Comic literature Hostile to humour? German critics versus comic literature

Jakob Hein
Jakob Hein | Photo (detail): © Katharina Behling

According to the authors Jakob Hein and Jürgen Witte, representatives of the comic genre are being consistently ignored. Are the people in the culture sections and on the literary juries really that narrow-minded?

What have Uwe Tellkamp, Ursula Krechel and Terézia Mora got in common? Or Friedrich Christian Delius and Martin Mosebach? They are of course notable figures on the contemporary German literary scene – and they have received one or other of the most prestigious awards made by that scene, such as the Georg Büchner Prize or the German Book Prize. It’s not that their writer-colleagues Jakob Hein and Jürgen Witte would deny their merits, and yet the above-mentioned list of prize-winners indirectly confirms their thesis: a chronic state of affairs exists in the reception of German literature.

In their book Deutsche und Humor. Geschichte einer Feindschaft (Germans and Humour. The History of an Enmity), published in 2013, the two authors certainly don’t mince their words. “So far, comic literature has not been acknowledged in the form of serious awards,” we read. Humorous art was consistently ignored. To avoid misunderstandings, however, it must be said that Hein and Witte do not fall back on the cliché of the Germans lacking a sense of humour or Germany lacking top-class humorous art. What they criticize is the failure on the part of critics to acknowledge such authors and the dearth of top awards presented to them. In the 60-year history of the Georg Büchner Prize, there may well have been numerous winners “who have exhibited involuntary humour, but at most three who can be deliberately called humorous.” And among the works nominated for the German Book Prize since 2005, there have been “just three humorous books” to date.

A sometimes uptight treatment

Is this grievance appropriate? One of those to whom they address their complaint actually agrees with them. Uwe Wittstock, established literary critic and literary editor of the news magazine Focus, has been on many a jury and confirms that the atmosphere in the consultation rooms can be rather uneasy. “It’s amazing how strong the resistance to comic art really is,” says Wittstock. At one of the jury debates about the German Book Prize, he even heard someone claim that a work that appeals to a large audience must be bad literature.

For his part, Wittstock has a weakness for writers with a biting humour; he likes Thomas Gsella, Oliver Maria Schmitt and others from the circle around the satirical magazine Titanic. Wittstock was active in ensuring that the humorist and cartoonist Robert Gernhardt, who died in 2006, received the Bertolt Brecht Prize of the city of Augsburg. “Getting that through was anything but easy,” Wittstock remembers. In this context it is worth recalling the presentation of the 2008 Kleist Prize to the writer and satirist Max Goldt. The latter accepted the prize with the casual remark, “that certainly figures”, thereby prompting the critic Thomas Steinfeld to publish a contradiction in the Süddeutsche Zeitung. In his view, it did not figure at all. For Wittstock, this was just further proof of the continued uptight treatment of a decidedly humorous art. “Donors want the prize they fund to have a high status, so the names of great writers are selected, as these help to maintain the status of the prize.”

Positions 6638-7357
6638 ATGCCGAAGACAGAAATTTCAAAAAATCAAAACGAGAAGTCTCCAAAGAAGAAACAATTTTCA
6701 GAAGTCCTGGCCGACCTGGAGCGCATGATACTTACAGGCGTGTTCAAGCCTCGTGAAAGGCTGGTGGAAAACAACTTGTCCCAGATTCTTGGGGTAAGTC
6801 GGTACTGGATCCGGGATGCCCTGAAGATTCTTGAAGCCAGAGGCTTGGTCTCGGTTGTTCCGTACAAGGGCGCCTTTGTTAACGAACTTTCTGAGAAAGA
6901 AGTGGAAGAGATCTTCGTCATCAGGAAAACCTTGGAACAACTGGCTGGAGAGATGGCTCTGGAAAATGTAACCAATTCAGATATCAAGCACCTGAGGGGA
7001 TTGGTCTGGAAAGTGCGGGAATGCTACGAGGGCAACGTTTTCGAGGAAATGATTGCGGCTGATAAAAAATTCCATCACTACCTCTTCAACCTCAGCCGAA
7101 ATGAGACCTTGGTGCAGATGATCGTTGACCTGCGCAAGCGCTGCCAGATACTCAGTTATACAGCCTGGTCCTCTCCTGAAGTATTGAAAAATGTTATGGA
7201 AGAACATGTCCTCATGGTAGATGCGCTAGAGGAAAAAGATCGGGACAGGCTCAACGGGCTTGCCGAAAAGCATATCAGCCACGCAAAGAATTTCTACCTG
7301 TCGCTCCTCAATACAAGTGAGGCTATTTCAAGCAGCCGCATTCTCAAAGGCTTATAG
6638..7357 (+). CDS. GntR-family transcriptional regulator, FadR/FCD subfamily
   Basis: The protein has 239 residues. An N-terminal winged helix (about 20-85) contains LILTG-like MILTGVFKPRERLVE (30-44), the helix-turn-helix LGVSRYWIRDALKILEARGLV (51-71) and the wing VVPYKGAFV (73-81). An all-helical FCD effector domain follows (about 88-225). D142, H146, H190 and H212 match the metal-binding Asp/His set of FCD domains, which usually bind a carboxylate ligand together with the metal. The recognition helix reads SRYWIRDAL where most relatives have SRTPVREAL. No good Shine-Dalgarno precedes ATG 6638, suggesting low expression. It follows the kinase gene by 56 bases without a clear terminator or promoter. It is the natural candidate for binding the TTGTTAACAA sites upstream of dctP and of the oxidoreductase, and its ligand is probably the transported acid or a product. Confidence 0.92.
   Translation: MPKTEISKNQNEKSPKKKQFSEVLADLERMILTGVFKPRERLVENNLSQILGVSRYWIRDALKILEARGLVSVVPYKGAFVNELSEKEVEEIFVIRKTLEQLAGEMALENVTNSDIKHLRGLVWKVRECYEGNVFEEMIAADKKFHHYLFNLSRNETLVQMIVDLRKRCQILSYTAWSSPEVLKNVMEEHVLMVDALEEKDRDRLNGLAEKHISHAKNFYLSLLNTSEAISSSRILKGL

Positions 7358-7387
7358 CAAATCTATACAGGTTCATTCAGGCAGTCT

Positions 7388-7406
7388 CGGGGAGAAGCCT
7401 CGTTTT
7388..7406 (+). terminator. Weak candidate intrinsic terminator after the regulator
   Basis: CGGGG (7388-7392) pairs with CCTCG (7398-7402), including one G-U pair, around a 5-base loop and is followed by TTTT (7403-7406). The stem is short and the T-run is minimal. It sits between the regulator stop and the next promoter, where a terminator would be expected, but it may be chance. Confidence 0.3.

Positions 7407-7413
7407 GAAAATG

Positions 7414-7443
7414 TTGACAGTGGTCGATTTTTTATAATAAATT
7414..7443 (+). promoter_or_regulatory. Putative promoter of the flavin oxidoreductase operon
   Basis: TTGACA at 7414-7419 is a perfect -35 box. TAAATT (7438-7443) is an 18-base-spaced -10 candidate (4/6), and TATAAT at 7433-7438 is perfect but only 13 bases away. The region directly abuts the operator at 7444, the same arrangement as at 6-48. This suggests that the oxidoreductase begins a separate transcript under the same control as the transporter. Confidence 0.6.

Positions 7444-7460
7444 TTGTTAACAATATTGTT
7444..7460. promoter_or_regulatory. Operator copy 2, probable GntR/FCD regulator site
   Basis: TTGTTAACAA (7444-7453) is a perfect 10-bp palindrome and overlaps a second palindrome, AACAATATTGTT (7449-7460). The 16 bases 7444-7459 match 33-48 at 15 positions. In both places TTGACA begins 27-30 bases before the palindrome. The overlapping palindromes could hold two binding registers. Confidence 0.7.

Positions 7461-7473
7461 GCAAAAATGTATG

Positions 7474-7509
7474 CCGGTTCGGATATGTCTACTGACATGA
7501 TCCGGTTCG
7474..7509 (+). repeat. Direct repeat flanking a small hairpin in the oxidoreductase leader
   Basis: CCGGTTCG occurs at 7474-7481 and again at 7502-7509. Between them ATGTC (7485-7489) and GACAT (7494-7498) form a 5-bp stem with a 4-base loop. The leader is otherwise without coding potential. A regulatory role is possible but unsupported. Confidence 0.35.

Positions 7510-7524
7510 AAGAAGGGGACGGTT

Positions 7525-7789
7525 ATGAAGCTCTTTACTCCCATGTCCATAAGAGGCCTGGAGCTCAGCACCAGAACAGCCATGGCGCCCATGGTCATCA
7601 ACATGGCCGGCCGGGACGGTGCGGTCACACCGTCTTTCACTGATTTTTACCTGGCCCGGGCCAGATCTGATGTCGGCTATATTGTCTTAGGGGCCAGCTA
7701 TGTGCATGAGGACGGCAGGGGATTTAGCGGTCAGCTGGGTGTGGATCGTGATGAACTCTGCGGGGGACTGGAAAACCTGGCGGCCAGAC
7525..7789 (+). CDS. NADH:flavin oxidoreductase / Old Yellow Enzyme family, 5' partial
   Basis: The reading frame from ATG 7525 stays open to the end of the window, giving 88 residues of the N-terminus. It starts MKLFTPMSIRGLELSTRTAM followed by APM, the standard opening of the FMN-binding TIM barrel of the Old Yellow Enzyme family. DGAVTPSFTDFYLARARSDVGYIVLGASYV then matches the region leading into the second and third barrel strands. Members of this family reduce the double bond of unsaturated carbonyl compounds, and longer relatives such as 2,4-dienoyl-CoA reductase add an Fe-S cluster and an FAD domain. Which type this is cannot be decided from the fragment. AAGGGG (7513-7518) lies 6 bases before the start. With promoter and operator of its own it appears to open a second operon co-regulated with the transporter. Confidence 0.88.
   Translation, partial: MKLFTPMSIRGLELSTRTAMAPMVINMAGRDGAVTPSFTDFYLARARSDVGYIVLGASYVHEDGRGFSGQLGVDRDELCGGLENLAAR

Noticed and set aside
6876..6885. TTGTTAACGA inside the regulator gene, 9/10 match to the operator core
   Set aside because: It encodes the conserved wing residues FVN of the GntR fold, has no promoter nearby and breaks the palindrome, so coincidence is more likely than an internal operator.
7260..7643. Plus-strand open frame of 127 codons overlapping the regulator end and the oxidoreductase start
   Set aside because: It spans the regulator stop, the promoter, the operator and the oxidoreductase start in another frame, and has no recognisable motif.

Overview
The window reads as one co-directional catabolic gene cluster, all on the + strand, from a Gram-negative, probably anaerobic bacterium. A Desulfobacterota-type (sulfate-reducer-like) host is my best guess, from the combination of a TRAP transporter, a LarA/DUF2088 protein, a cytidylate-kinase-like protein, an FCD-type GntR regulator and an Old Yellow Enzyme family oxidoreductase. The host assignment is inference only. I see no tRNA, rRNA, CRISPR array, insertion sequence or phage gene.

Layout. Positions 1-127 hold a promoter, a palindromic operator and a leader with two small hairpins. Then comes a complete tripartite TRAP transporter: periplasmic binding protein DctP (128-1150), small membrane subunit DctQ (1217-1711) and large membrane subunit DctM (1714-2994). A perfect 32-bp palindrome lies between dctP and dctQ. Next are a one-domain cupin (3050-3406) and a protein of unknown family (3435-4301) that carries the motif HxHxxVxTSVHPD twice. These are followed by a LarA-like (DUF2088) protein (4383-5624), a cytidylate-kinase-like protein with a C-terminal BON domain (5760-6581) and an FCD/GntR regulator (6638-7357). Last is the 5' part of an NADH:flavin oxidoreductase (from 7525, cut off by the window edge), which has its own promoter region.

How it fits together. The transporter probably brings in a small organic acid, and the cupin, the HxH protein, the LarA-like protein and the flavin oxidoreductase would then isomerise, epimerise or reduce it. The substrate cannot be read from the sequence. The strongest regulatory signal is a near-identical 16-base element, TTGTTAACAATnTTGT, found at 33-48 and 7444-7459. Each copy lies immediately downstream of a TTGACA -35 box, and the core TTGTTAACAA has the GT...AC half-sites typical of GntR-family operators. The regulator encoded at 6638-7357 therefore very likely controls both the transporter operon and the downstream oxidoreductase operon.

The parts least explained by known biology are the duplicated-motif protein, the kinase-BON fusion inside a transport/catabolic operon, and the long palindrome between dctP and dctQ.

Even reviewers have to “laugh heartily” sometimes

But are people really always so blinkered? Yes, say Hein and Witte, and broaden their range: “Helge Schneider, Sven Regener, Karen Duve, Wladimir Kaminer and Heinz Strunk are celebrated by countless fans, but they are not honoured as artists,” they write. But it’s difficult to keep up that claim. Since Duve’s Rain and Regener’s Herr Lehmann appeared, the two authors have indeed been favourites of the culture sections. But Hein and Witte go even further and lament that no reviewer would ever dare to admit “how heartily he laughed” or “chortled”. Yet to find one such statement one only has to look at the review of Jochen Schmidt’s 2013 novel Schneckenmühle by Volker Weidermann, head of the culture section of the Frankfurter Allgemeine Sonntagszeitung.

Rainer Moritz, also a literary critic and director of the Hamburg House of Literature, sees no real reason to speak of comic literature being ostracised. “Certainly that was the case for a long time, but those former restrictions have been much loosened since. Things are much easier today for comic literature.” Of course Moritz has noticed that comic literature plays hardly any role in the German Book Prize. At the same time, however, he recalls the award of the 2008 Ingeborg Bachmann Prize to Tilman Rammstedt, one of the more cheerful representatives of his guild, and points to Wolf Haas, who received the 2013 Bremen Literature Prize.

So what’s the story in the world of literature when it comes to evaluating and acknowledging the comic? There can be no doubt that things are in the process of changing. Nevertheless, it will surely be some time before the demand made by Hein and Witte is fulfilled: a distinction should be made only between good and bad, and not between serious and comic art.

Hein, Jakob und Jürgen Witte: Die Deutschen und der Humor. Geschichte einer Feindschaft; Galiani, 2013.